The site will also soon be home to a brand new visitors centre and will be opened up to the public -walkers, cyclists and ramblers will all be able to roam the site. However, Dave Morris the director of Ramblers Scotland sounded a note of caution, as he told the Beeb:

“Existing UK energy policy will require an incredible 600 Whitelees to be built by 2050 – that would cover an area of land the size of Wales”

He goes on to point out that the UK cannot keep swallowing up vast swathes of land for wind farms – in his opinion the the future of Scottish energy lies off-shore.

Do you agree with Mr Morris?  – Let us know your thoughts!

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Scottish Govermnent £600m Green Energy Investment

News from Scotland that the Government has announced that it will be investing £600m in ‘green’ electricity in what is being termed as the biggest power supply contract in Scottish history.

Of the ‘big six’ energy companies that were involved in the tendering process,  Scottish Power and Scottish and Southern Energy won a share of the contracts that were available. Scottish Power will supply power to major public buildings within Scotland, and SSE will supply metered council housing with green electricity.

Both companies have insisted that the energy for these projects will be produced from 100% Scottish renewable sources.

Scotland is seeking to cut emissions by 80% before 2050.

Glendoe Power Station

Scottish and Southern Energy will generate its power from its big new hydro project at Glendoe to supply its side of the energy deal.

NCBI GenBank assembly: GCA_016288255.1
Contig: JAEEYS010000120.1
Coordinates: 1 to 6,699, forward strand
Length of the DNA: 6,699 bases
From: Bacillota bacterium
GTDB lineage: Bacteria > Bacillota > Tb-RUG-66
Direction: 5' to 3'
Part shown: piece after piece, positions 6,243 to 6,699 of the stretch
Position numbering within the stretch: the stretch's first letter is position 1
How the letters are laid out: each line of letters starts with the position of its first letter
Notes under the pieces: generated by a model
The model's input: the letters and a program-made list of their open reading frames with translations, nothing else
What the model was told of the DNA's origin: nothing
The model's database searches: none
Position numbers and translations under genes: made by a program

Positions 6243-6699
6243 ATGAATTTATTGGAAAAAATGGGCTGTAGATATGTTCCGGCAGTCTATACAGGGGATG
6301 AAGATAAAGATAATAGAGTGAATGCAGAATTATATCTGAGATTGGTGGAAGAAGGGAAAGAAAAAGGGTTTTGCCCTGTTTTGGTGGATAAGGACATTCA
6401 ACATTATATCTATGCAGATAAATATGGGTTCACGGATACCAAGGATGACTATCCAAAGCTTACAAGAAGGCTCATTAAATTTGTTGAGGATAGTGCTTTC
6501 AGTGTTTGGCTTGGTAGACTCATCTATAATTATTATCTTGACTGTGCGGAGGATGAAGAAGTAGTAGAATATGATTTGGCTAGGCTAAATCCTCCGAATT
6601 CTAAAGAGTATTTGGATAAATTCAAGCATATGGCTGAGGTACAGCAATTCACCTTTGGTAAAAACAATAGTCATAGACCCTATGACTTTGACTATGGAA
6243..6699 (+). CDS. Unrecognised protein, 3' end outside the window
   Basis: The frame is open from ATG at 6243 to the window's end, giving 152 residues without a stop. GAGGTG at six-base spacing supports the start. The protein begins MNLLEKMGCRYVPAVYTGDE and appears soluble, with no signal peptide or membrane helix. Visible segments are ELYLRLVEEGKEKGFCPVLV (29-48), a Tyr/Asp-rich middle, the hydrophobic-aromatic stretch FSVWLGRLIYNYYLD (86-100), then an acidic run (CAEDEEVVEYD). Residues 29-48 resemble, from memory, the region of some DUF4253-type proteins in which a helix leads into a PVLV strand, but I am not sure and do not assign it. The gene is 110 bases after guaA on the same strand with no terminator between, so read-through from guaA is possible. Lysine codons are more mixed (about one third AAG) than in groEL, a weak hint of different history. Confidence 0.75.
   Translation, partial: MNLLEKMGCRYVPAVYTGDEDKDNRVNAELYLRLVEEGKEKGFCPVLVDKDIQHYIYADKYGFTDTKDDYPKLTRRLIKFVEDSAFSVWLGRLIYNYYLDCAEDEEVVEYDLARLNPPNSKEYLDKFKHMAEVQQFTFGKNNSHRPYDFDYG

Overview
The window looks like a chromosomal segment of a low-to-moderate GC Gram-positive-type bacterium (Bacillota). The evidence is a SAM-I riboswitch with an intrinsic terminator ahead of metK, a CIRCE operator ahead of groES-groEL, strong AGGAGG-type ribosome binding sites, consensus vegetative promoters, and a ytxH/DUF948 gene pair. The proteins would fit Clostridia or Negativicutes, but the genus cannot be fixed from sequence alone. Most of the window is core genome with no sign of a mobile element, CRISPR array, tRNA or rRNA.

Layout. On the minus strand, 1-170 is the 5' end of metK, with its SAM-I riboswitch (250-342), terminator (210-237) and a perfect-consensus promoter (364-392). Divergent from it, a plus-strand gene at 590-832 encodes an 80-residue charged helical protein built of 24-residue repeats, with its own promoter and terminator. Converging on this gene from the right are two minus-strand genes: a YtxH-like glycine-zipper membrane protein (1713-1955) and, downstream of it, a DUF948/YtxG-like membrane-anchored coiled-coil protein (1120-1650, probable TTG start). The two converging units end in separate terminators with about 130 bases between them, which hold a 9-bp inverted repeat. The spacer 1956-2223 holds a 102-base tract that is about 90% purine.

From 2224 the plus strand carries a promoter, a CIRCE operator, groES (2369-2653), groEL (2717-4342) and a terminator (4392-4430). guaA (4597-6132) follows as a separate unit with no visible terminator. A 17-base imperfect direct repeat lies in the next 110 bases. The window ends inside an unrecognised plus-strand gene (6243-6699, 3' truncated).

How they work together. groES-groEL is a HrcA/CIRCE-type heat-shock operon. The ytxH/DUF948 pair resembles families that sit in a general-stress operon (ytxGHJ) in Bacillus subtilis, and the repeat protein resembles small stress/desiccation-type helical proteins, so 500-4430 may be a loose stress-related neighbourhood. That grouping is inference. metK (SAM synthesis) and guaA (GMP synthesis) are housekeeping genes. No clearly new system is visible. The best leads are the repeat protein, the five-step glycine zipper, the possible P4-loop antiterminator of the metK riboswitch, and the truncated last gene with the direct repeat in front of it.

The 100MW capacity Glendoe power station, built adjacent to Loch Ness, is the first conventional hydro-electric pwer station to be built for 50 years. The SSE contract also provides access to low carbon and renewable technologies such as combined heat and power, solar and biomass.

Scottish Government Finance minister John Swinney outlined the main principles behind the deal:

On top of saving money this contract will create a greener Scotland. The public sector needs to show leadership if we are to achieve the ambitions of our Climate Change Bill.

The contracts will help public bodies address emissions from energy use through a range of energy efficiency measures, access to renewable generation sources and opportunities to sell green electricity back to the Grid. The vast majority of public bodies have recognised these benefits and have signed up to this deal.

Is this deal good for Scotlands energy future? Please let us know your opinions…………

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Glasgow Solar Lily Pads plan provides hilarity